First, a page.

At this point in the MLB season, teams are beginning to decide whether or not they will be able to compete for a playoff spot, or if they should plan for the future. In some cases, specifically with small market teams, a decision must be made on whether they want to lock up their star players or trade them for future assets. In this article, I have chosen to discuss five starting pitchers who could be on the move this July.
1. Cliff Lee – Philadelphia Phillies:
The Phillies currently sit 7.5 games behind the first place Braves in the NL East division. With Roy Halladay lost to injury for potentially the entire season and Cole Hamels struggling the way he has so far, it doesn’t look like the Philies have much going for them. At some point the Nationals should begin to play at a higher level, and that will only make matters worse for the Phillies. If things don’t start to get better soon, expect them to shop Cliff Lee for multiple prospects and begin a rebuilding phase. Lee has been a top-tier starting pitcher this year, posting a 7-2 record with an ERA of 2.45, 74 strikeouts, and a WHIP of 0.96 in 88.1 innings. He will be highly sought after by any team who is in striking distance of the playoffs and who is willing to take on Lee’s large annual salary. I’d personally love to see his old team, the Cleveland Indians, make a play for him if they continue to stay close enough to the Tigers in the AL Central.
2. David Price – Tampa Bay Rays:
The 2012 AL CY Young award winner has not had a season that anyone could have expected. He got off to a 1-4 start with an ERA of 5.24 and a 1.44 WHIP. Before he got the chance to turn things around, he was placed on the DL, and has been out of the Rays lineup since mid May. The Rays are still competitive, and are within striking distance of a wild card spot and the lead in the AL East. However, they are a small market team with limited funds available for their superstar players. For example, since 2009 they have had to let Carl Crawford and B.J. Upton leave via free agency, as well as trade James Shields this off-season for long-term assets, with the expectation that they would not be able to re-sign him after the 2013 season. The Rays will face a similar situation this off-season with Price, as his contract ends after 2014. I believe the Rays will try to move Price this season so that they can get a better return for him. If they trade him next year, he will be a rental player wherever he goes. If he gets traded this year, he will have a full season with his new team next year, and there will be ample time to discuss a long-term extension with that team before he is eligible to hit the open market as a free agent.
3. Josh Johnson – Toronto Blue Jays:
The 2013 season has not gone the way anyone expected for Johnson or the Toronto Blue Jays. The Jays currently sit in dead last in the AL East, and Johnson has already had a stint on the DL. Before getting injured, Johnson was ineffective, which was partially due to his decreased velocity from 2012. Johnson’s contract with the Jays will expire at the end of this season, so it would make sense for them to move him at the deadline. With the way the team has struggled thus far, I would expect them to be sellers rather than buyers in July. Johnson will likely want to test the free agent market and the Jays would be smart to trade him for a package of prospects at the deadline, as teams will be more desperate to make a move.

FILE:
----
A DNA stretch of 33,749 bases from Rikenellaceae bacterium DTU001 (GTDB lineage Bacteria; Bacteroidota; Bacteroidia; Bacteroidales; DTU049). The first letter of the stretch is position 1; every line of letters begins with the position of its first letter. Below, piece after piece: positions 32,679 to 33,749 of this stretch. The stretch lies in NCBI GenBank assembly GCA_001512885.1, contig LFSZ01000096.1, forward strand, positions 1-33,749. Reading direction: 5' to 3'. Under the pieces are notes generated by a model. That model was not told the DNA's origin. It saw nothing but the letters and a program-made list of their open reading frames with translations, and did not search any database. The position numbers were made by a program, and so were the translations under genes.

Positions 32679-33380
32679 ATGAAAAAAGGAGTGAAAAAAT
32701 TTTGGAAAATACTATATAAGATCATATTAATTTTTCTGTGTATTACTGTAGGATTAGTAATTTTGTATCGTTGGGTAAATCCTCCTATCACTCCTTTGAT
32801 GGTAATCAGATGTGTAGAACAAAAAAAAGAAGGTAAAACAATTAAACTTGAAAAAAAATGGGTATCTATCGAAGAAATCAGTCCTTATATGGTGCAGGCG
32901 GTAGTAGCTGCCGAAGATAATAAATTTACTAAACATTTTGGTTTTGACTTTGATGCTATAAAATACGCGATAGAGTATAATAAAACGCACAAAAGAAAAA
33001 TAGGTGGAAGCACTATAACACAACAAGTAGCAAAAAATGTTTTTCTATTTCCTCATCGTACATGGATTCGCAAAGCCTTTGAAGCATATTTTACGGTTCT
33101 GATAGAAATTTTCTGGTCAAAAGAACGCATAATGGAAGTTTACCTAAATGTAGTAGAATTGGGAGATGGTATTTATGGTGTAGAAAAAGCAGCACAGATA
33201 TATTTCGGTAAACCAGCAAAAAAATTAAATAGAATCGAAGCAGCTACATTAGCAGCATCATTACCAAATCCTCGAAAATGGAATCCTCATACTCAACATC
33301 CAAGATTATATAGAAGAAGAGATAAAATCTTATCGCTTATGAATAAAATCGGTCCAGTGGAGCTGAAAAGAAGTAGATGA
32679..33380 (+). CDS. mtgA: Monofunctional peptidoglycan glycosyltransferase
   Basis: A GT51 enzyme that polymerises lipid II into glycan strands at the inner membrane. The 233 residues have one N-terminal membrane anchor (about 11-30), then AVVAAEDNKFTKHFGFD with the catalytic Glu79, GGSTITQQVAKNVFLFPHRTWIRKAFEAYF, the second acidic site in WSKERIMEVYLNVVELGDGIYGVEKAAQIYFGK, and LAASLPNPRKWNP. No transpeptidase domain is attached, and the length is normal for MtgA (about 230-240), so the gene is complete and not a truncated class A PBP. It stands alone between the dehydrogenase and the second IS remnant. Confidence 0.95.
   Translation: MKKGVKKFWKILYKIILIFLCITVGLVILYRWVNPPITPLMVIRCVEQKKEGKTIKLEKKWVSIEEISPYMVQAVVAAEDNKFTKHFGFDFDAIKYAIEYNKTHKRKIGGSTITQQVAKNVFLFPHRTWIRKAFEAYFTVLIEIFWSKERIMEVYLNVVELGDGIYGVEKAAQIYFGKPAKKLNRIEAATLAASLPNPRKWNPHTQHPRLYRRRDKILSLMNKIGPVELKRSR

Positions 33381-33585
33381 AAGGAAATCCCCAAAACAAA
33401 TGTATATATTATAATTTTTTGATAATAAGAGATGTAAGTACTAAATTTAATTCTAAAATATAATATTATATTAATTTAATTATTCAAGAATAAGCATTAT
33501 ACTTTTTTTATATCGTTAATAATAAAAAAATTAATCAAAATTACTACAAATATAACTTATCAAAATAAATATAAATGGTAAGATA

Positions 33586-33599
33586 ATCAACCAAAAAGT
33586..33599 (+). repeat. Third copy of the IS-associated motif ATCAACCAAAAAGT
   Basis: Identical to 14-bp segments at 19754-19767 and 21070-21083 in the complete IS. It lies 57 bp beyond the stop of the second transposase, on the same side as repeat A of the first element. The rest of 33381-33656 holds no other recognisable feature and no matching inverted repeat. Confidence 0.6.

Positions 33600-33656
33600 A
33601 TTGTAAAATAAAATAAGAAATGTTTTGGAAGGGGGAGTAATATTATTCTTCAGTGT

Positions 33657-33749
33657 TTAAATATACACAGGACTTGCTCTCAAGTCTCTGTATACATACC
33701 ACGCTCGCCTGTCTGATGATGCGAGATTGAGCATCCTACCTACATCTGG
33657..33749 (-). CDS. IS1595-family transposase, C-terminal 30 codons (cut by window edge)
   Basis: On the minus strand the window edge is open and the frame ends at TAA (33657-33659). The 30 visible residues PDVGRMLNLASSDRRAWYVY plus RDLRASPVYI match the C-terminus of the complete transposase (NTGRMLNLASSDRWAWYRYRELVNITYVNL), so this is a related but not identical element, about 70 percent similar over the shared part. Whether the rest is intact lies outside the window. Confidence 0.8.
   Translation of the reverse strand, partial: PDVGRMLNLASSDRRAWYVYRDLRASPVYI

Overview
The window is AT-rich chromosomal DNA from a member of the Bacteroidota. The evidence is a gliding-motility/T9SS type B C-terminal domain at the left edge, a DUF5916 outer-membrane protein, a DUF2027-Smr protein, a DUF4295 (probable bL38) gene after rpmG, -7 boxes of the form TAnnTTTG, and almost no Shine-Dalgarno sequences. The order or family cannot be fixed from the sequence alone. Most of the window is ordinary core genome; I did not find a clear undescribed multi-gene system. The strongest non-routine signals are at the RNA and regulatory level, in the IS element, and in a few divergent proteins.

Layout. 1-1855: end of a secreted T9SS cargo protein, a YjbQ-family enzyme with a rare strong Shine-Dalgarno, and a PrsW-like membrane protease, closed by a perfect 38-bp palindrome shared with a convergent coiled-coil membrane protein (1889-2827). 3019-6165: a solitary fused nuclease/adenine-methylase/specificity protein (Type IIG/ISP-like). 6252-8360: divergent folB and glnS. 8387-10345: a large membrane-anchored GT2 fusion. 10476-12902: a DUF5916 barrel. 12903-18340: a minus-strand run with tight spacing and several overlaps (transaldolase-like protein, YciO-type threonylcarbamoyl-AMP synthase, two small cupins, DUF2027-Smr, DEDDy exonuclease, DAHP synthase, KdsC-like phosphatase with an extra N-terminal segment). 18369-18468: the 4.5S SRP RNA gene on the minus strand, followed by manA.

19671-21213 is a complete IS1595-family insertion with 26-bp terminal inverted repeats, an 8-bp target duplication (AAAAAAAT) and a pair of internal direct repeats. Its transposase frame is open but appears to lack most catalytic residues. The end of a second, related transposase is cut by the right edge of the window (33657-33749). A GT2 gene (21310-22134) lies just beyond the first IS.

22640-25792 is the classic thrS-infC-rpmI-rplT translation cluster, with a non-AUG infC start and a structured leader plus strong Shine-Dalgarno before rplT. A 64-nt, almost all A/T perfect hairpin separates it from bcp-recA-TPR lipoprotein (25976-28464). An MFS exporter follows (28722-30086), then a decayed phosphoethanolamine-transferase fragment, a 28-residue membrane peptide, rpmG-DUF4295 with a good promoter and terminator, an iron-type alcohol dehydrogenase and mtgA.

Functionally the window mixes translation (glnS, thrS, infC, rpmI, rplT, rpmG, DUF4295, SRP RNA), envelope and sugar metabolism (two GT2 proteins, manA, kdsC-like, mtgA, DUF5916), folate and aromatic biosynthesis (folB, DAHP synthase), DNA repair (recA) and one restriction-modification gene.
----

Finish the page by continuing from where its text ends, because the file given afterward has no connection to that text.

4. Matt Garza – Chicago Cubs:
Garza hasn’t been what the Cubs expected when they acquired him from the Rays prior to the 2011 season. With Garza’s contract coming to an end after the 2013 season, Theo Epstein will do everything in his power to find a contender to take Garza off his hands for a prospect or two. The Cubs have been one of the worst teams in baseball over the last 5+ seasons, and a haul of prospects in exchange for Garza will help them with their ongoing rebuilding phase. Last year, Zack Greinke and Anibal Sanchez were both slated to become free agents at season’s end, so they were traded away from their struggling NL teams for top prospects. Sanchez and Greinke both received massive free agent contracts that their former teams could not afford to hand out. Garza is in a similar situation this season, with his team positioned towards the bottom of the NL standings. Garza started this season on the DL, which could hurt his trade value, however, he still has 7-8 weeks to show what he can do. There is no doubt that Garza can help many teams, but he will need to stay healthy prior to the deadline.
5. Ricky Nolasco – Miami Marlins:
Nolasco was the only notable Marlins pitcher to not be traded last year or in the off-season. Heath Bell was sent to Arizona, Mark Buehrle and Josh Johnson were part of the blockbuster deal with the Blue Jays, and Anibal Sanchez was traded to the Tigers. With his contract set to expire at season’s end, the Marlins are likely to move Nolasco by the trade deadline. Nolasco may benefit from a change of scenery the way that Sanchez did last year, and there is always a market for starting pitchers. With the added wild card spot, there are a lot more buyers than sellers at the deadline, which will work in Miami’s favor.
I expect to see a lot of pitchers moved by the deadline, so I encourage people to share their thoughts and opinions on who will be moved and where they will go. Some other notable names that could be on the move are R.A. Dickey, Jake Peavy, Bud Norris, Edwin Jackson and Yovani Gallardo.
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